thereby allowing access to either the A or B series of the peroxyplakorates. The
inversion of the stereochemistry planned for the intramolecular substitution reaction
requires that an anti-aldol reaction be employed for the “A” series and a syn-aldol for the
“B” series of the family (Figure 2.15). Along with the established methods for the syn- aldol, recent advances in the asymmetric anti-aldol allow access to both intermediates.
Figure 2.15: Retrosynthetic analysis for the asymmetric aldol
In general, the aldol reaction is a powerful method of forming carbon-carbon
bonds. The reaction occurs between an enolate or enol and a carbonyl, usually an
aldehyde. The challenge is the control of both the relative (syn or anti
diastereoselectivity) and absolute stereochemistry (enantioselectivity) for the propionate
aldol reaction needed for the peroxyplakorates. Since it would be nearly impossible to
comprehensively discuss the stereoselective aldol, I will focus on using chiral auxiliaries
to control the stereochemistry.
The Zimmerman-Traxler model, developed in 1957, is an excellent method to
predict the stereochemical outcome of the asymmetric aldol reaction.63 In this model, a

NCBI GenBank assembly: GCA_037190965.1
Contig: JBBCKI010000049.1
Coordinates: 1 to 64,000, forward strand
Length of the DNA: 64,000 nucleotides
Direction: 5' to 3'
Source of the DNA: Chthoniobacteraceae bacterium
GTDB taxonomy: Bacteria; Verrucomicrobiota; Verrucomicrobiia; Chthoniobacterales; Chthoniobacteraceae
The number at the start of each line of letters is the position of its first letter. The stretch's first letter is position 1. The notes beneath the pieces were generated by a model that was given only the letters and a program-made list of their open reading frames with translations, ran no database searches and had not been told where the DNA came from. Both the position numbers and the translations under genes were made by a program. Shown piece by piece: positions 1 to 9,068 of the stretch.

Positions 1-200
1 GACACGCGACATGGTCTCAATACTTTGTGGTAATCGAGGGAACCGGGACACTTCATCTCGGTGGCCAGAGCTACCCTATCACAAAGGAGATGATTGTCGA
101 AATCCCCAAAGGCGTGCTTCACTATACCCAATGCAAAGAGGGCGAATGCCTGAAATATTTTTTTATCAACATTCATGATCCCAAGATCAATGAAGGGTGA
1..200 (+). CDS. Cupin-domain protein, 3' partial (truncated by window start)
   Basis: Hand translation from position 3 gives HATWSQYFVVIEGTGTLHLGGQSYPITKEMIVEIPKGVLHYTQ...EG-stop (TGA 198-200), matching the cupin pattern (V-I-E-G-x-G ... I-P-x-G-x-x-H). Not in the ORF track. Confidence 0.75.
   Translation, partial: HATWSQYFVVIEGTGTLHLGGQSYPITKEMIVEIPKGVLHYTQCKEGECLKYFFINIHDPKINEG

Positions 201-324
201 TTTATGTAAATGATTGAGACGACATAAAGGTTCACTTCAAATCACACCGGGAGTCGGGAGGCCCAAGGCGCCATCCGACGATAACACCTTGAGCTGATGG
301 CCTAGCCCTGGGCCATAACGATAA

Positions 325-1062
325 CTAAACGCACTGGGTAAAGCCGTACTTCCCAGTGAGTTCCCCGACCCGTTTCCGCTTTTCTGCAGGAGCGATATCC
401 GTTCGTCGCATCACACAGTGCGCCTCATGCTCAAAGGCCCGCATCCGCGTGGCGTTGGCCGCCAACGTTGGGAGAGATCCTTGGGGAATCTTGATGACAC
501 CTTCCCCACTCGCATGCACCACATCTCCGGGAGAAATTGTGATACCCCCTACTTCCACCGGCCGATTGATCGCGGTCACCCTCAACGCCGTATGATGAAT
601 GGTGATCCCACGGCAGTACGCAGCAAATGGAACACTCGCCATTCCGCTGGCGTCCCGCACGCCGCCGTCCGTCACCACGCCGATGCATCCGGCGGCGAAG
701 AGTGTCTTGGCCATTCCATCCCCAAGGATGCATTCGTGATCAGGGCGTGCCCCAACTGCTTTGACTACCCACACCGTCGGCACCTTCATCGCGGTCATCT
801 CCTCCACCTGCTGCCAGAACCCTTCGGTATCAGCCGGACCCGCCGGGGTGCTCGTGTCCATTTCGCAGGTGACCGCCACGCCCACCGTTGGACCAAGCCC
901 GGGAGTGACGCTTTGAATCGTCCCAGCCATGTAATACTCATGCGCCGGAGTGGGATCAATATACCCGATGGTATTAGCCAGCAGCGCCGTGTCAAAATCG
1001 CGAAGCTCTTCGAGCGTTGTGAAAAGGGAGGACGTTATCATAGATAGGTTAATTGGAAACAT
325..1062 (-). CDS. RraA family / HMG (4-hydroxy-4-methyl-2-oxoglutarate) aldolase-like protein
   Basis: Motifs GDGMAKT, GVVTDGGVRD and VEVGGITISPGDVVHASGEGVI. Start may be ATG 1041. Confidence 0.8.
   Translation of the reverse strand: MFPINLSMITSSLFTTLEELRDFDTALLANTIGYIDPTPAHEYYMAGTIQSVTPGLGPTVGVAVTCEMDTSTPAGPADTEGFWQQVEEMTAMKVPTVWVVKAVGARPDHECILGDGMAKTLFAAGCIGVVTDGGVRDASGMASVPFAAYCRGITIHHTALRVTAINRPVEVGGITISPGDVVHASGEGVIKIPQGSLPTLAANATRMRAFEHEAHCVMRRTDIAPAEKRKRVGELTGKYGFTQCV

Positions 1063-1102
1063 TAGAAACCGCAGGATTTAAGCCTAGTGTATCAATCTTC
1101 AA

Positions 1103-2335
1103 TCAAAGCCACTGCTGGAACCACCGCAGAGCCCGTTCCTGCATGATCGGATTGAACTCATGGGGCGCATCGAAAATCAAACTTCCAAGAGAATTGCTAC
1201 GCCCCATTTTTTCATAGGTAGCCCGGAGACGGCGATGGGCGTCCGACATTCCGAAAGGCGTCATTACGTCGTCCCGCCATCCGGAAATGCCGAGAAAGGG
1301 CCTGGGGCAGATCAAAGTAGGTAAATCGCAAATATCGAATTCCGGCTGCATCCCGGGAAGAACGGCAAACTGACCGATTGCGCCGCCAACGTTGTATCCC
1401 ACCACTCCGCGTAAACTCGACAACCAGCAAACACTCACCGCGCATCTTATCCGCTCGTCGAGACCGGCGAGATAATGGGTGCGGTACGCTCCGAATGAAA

metal or boron is tightly coordinated to both the enolate and the aldehyde in a chair-like transition state with the substituents oriented in such a way as to reduce the dipole moment, steric repulsions and 1,3-allylic strain. Of the four possible conformations, transition state B is favored by E-enolates while transition state D is favored by Z-
enolates (Figure 2.16). This has the effect of producing the syn-aldol product for Z-
enolates and the anti-aldol product for E-enolates.
Figure 2.16: Zimmerman-Traxler model
In 1981, Evans et al. published the results of the investigations of using the oxazolidinone as a chiral auxiliary in the aldol reaction.64 In these investigations, it was
found that excellent diastereoselectivity for the syn-aldol product could be achieved. In
addition, by using either (S)-4-isopropyloxazolidin-2-one or (4R,5S)4-methyl-5-
phenyloxazolidin-2-one as the chiral auxiliary, the reaction afforded products with
excellent control of absolute stereochemistry (Table 2.7). Besides the enantio- and
99 diastereoselectivity, this method offers two other advantages. First, the products of the aldol reaction can often be easily separated due to the inherent chirality of the oxazolidinone. Second, the chiral auxiliary can be removed and recycled.
Table 2.7: Evans asymmetric aldol
Yield Imide R = (R,R):(S,S) of major
1 Me2CH 497:1 78%
2 Me2CH <1:500 91% 1 Bu 141:1 75% 2 Bu <1:500 95% 1 Ph >500:1 88% 2 Ph <1:500 89%
There are some aspects of the boron mediated Evans asymmetric aldol that should be addressed. First, under the reaction conditions typically used, the enolate is generated